The theory that each person imposes the moral law on himself. It is opposed to heteronomous morality, which holds that the moral law is imposed from outside of man by another, and ultimately by the divine Other, who is God, which makes the moral law theonomous.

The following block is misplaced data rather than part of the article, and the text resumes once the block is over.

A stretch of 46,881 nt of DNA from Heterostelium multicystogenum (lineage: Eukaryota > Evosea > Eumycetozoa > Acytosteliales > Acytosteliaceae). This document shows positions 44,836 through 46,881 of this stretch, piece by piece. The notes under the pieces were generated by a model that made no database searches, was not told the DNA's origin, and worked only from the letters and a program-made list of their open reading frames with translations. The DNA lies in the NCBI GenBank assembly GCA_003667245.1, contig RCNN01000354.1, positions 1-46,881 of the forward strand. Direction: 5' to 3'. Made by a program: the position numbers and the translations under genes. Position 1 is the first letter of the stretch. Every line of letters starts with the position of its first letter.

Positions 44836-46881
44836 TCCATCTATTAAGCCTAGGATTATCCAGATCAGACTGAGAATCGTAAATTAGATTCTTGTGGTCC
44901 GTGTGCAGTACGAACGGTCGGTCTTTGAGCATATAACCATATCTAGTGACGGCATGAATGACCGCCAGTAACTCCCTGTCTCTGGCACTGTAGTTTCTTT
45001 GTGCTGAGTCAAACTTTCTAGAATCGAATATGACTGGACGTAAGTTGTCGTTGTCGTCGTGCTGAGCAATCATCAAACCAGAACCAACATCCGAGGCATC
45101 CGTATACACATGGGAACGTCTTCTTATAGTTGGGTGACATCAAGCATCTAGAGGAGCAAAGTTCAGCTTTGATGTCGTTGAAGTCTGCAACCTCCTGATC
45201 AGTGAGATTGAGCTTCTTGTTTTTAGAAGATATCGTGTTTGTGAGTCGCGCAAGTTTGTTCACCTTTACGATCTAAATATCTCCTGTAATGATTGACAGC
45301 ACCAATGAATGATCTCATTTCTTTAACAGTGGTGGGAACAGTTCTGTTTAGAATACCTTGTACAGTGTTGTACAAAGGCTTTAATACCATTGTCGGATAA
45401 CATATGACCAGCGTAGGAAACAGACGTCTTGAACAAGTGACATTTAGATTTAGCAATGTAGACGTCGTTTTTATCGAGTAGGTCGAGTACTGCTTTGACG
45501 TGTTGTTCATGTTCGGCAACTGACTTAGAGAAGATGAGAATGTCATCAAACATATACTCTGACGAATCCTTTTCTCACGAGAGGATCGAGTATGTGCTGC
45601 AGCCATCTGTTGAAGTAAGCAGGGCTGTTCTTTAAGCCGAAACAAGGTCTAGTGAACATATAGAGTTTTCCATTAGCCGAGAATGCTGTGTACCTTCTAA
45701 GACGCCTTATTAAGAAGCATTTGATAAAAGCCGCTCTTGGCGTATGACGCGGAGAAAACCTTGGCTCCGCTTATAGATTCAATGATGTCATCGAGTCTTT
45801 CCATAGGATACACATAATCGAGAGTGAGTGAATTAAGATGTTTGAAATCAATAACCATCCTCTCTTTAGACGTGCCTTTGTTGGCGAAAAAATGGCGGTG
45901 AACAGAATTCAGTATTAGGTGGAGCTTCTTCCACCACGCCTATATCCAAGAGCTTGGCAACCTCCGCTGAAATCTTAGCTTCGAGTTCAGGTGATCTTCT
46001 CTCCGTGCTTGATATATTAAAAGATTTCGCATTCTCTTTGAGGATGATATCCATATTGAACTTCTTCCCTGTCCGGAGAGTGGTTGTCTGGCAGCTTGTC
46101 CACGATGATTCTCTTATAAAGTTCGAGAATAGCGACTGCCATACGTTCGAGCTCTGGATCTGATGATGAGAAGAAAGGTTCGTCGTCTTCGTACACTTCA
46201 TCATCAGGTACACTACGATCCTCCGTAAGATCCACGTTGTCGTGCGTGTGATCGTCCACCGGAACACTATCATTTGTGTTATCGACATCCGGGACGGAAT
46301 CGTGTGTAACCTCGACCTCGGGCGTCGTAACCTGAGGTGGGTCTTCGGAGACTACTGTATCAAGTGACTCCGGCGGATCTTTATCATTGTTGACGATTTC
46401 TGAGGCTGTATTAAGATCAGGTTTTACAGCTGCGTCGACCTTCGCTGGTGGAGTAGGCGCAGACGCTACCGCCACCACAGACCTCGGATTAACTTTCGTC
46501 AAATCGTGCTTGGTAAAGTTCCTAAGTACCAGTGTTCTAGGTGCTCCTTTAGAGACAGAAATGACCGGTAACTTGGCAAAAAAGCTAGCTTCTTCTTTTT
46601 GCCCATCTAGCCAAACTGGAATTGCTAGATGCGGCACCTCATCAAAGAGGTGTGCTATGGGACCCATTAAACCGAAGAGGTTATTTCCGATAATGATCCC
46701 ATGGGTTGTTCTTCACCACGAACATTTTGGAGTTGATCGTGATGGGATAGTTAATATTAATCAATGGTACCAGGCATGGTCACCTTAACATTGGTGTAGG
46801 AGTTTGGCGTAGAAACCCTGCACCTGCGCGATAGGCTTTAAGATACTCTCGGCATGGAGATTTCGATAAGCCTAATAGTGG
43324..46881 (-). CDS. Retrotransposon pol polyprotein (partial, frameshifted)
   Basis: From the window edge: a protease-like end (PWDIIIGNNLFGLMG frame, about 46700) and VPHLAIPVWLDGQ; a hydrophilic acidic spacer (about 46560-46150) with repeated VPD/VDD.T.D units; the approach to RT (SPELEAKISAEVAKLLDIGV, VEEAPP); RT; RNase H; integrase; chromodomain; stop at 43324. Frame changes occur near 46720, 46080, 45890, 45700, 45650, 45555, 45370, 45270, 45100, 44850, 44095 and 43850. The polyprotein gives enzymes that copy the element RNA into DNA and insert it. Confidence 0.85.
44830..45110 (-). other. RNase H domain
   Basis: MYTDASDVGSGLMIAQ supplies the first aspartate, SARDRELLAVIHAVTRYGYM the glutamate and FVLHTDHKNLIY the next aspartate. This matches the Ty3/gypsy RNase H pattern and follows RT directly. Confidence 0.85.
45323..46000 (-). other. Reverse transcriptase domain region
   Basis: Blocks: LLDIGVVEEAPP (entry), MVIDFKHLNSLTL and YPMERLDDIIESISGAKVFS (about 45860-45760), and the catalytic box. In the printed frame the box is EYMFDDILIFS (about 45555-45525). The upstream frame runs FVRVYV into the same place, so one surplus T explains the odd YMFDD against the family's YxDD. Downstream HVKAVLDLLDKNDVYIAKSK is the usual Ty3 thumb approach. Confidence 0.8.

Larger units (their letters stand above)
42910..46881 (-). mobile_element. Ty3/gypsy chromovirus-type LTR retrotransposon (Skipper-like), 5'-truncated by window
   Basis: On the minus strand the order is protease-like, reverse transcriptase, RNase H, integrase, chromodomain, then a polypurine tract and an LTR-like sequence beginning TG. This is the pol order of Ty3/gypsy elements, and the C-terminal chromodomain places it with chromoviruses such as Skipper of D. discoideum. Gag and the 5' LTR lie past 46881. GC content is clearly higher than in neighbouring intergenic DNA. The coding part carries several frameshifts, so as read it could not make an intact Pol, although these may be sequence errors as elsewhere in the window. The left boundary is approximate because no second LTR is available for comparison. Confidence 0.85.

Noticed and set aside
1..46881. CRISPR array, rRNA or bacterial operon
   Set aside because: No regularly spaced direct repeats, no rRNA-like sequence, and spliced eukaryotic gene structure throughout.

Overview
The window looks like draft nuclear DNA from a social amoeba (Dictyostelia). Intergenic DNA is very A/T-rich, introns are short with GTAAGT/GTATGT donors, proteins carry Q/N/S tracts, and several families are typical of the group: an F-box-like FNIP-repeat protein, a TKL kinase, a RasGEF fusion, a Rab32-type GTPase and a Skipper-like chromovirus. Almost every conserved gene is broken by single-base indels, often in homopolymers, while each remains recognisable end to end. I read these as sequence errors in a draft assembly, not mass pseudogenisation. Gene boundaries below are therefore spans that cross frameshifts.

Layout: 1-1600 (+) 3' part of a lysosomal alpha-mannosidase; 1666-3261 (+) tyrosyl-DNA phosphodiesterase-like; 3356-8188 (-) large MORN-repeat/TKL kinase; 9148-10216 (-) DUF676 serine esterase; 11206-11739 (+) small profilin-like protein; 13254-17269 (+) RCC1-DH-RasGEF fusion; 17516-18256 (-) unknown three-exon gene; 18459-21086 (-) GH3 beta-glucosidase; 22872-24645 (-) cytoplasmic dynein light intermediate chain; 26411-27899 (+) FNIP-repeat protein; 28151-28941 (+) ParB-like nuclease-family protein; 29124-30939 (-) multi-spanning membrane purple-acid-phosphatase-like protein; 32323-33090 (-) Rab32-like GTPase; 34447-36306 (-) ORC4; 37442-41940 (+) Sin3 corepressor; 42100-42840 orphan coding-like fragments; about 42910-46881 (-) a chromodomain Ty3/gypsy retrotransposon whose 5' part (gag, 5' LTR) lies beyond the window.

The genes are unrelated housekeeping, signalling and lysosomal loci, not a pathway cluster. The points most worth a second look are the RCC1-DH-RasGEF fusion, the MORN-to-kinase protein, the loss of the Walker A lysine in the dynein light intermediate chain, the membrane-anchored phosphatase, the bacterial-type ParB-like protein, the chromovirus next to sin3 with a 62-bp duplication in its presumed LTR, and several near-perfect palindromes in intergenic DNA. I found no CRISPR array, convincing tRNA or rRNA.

Developed into a system by Immanuel Kant (1724-1804), autonomous morality in effect deifies each person's free will. In the Kantian understanding of freedom, liberty means not only freedom of choice but freedom of independence, on the assumption that one cannot retain free will and still be under the command of another's law. To save freedom, Kant demanded autonomy, but by demanding autonomy he destroyed all real obligation and therefore all real law. (Etym. Greek autonomos, free, living by one' own laws; Latin moralis, relating to conduct.)